The CBDC Pilot Report
Reviewing the recent report on the Australian Central Bank Digital Currency Pilot (Pilot) run by the Reserve Bank of Australia (RBA) and the Digital Finance Cooperative Research Centre (DFCRC), my mind goes to two statements. The first from Shakespeare and the second from the political scientist Arthur Bentley.
As a general rule and in the context of Macbeth contemplating a significant decision, Shakespeare portrays Macbeth seeking third-party opinions before deciding whether or not to kill Duncan, in order to become king. Shakespeare writes:
…I have bought Golden opinions from all sorts of people[.] - Macbeth, Scene 1, Act 10
Arthur Bentley, while talking specifically about the epistemological study of politics, helpfully summarises why relative limits on inquiries into things do not always make sense:
Ought we not draw a distinction in advance between politics and other sorts of social activity so that we can have our field of study defined and delimited at the outset? The answer is no. Many a child making paper toys has used his scissors too confidently and cut himself off from the materials he needs. We shall plunge into any phenomena belonging to the roughly recognised field of government. If any of these things lead us to interesting paths we shall follow them, heedless of definition. - Arthur. F. Bentley, The Process of Government (1908), p 199
In essence, it is good to ask questions, to a lot of people, and end up with either an answer you did or didn’t expect or that gives you more useful information - like has been done with the CBDC Pilot. It is correct to solicit widely regarding questions we consider about how to design society, even when replacing good (or current) kings.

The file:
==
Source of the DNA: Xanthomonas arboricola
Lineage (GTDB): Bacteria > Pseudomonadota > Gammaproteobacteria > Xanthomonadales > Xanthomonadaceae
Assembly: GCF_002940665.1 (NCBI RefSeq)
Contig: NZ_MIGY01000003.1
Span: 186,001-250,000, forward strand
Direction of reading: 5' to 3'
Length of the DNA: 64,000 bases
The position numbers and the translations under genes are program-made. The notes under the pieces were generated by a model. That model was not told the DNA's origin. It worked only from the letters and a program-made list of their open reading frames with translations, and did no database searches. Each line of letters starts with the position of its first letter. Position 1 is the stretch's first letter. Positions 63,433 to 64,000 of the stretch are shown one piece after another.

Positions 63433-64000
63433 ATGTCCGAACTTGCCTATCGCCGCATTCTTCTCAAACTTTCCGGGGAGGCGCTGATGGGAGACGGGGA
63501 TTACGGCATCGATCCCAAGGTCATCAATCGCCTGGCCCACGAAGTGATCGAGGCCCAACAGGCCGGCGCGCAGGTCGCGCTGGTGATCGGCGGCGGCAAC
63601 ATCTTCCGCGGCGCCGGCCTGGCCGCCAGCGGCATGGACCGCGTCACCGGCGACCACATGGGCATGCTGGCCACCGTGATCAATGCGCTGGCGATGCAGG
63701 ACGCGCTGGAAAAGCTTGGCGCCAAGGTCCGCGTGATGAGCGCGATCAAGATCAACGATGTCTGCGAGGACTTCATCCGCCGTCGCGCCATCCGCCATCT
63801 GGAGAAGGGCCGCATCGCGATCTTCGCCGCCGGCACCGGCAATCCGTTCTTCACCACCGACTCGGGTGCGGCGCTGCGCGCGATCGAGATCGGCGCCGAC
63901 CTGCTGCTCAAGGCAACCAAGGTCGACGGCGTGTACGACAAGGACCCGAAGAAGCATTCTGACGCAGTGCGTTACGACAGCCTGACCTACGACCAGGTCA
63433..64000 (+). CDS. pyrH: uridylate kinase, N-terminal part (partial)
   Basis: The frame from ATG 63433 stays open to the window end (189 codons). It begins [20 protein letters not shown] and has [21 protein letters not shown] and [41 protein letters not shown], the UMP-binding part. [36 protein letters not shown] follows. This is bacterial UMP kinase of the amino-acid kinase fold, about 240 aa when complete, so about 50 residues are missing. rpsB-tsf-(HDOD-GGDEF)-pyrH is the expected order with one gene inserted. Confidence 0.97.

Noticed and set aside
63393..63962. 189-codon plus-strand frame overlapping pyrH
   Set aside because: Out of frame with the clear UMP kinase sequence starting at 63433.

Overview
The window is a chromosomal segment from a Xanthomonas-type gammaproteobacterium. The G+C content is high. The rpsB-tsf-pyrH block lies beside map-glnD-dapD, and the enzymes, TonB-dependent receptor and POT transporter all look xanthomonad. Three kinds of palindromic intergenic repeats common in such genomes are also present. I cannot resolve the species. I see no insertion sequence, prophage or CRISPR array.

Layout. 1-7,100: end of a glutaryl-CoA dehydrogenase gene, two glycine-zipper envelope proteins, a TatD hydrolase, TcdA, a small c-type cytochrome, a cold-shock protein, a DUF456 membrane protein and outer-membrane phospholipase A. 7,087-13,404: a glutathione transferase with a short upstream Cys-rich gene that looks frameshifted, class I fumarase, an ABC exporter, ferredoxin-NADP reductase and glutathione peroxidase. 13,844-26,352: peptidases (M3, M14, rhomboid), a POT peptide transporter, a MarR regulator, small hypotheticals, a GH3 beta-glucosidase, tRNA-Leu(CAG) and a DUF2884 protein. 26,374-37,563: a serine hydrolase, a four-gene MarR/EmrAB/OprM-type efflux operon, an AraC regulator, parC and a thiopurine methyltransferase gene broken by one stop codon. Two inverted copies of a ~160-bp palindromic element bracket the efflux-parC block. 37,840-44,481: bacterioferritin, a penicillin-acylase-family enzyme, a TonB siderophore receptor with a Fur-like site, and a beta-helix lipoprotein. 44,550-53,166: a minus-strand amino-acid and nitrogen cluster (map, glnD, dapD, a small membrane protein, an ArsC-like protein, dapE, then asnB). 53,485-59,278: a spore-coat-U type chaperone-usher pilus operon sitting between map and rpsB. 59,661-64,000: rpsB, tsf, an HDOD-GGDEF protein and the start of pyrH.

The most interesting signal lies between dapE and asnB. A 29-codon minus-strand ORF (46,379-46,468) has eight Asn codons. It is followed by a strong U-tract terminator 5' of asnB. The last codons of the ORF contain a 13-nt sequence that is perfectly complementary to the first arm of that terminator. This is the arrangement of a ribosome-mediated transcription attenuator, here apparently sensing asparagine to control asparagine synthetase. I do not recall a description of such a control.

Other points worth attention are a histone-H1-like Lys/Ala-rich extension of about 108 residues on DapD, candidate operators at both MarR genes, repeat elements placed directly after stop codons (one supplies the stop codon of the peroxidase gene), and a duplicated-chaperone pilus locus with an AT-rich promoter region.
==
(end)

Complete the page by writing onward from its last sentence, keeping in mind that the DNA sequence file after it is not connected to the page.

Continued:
The Pilot’s focus was to engage deliberately with the Australian industry to explore use cases for a CBDC. It was rather limited in scale, with 14 industry participants. The four use case categories that emerged surrounded markets, digital money, smarter payments, and inclusion and resilience in the digital economy.
Separate from the discrete analysis of what was covered by the Pilot, the inquiry enlivens a broader debate about whether the Government (or statutory bodies) should be further endowed with managing economic interactions while driving fiscal and monetary policy. It probably doesn’t hurt, at least to some degree. Private industry is wonderful at innovation, and the Government is good at making capital available at times of need, although it does need to be rate-limited in its oversight of technicalities (or simply, leave the market be for a while until it understands better and engages with studies like these). This could be by implementing a broader sandbox environment, with legislative exemptions and allowances for innovation, affording the market further time to ferment deeper use cases.